cellent illustration. Here we have not only the sharp angles, but lever-like adjustment of the several bones.
From these arises the power possessed by many animals to bound or leap enormous distances. The kangaroo has been known to leap twenty feet. The jerboa, when pursued, will pass over nine feet at a bound, and repeats so rapidly that a swift horse can scarcely overtake it. The greyhound and the hare will pass over sixteen feet at a stride. Animals of great weight and moderate speed have nearly straight limbs. Those of the deer are more angular than those of a horse, and those in the wing of a bird more angular than those of the fleetest quadruped.
Skeleton of the Deer (after Pander and d'Alton). The bones in the extremities of this, the fleetest of quadrupeds, are inclined very obliquely toward each other, and toward the scapular and iliac bones. This arrangement increases the leverage of the muscular system, and confers great rapidity on the moving parts. It augments elasticity, diminishes shock, and indirectly begets continuity of movement.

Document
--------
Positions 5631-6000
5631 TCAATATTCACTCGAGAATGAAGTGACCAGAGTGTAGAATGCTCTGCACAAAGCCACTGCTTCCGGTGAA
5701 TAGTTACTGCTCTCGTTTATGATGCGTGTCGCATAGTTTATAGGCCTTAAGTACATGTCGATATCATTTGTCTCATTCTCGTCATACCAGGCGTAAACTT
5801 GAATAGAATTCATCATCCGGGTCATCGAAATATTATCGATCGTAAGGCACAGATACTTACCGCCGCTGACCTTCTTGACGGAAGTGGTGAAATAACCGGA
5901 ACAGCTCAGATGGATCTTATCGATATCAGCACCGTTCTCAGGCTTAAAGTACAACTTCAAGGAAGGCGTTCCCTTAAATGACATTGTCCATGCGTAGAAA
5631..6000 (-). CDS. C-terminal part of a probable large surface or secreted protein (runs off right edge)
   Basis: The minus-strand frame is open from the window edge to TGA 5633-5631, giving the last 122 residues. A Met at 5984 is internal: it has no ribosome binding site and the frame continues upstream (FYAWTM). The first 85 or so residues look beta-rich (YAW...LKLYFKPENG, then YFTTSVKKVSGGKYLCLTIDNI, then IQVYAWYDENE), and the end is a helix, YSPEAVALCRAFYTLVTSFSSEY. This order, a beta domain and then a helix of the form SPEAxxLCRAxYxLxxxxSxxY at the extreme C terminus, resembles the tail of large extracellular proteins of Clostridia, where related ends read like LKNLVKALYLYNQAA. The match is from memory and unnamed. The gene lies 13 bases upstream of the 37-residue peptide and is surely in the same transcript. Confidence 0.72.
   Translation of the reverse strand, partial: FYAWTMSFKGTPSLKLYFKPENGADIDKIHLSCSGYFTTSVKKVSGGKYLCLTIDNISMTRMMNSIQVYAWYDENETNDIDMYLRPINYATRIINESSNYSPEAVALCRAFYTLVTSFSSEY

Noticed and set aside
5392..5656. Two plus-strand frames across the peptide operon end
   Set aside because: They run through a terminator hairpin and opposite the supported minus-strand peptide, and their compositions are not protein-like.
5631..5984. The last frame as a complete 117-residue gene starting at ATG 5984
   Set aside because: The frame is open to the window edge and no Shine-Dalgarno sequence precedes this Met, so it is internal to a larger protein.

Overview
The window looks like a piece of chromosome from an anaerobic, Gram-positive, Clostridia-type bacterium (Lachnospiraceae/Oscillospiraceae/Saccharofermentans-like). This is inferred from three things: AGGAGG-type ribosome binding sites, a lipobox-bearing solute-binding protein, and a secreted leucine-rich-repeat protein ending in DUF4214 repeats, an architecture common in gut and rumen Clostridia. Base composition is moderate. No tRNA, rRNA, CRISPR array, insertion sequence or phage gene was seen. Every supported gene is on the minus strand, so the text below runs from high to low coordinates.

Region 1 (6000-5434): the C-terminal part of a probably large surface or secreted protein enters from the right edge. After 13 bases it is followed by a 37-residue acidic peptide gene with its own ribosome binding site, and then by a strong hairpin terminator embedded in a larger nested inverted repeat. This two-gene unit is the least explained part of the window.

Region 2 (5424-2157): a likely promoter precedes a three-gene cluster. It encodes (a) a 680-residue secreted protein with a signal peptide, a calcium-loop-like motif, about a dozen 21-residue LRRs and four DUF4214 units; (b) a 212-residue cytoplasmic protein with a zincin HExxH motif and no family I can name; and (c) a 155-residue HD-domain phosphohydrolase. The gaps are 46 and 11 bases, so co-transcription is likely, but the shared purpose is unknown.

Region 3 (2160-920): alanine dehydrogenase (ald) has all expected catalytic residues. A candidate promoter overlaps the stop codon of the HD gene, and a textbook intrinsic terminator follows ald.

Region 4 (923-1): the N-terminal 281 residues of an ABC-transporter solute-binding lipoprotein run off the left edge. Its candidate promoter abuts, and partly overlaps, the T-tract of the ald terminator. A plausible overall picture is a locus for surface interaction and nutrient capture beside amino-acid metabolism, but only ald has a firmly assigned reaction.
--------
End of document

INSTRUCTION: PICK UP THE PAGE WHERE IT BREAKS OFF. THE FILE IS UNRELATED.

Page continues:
The forms of joints which predominate in the animal kingdom are the hinge and the ball and socket. The latter gives to the extremities their extraordinary range of motion, and a power of rotation so indispensable, as we will see, to the effectiveness of all the organs of locomotion.
It has been shown that a spiral configuration occurs in the bones and joints of the wing of the bat and the bird, and in the extremities of most quadrupeds. "The bones of animals are, as a rule, twisted levers, and act after the manner of screws." Thus it is that their traveling surfaces in progression may be turned at almost any angle, getting from the resisting media in which they move as much propelling power as possible, with a minimum of slip or waste.
It is because the traveling surfaces of animals "are screws struct-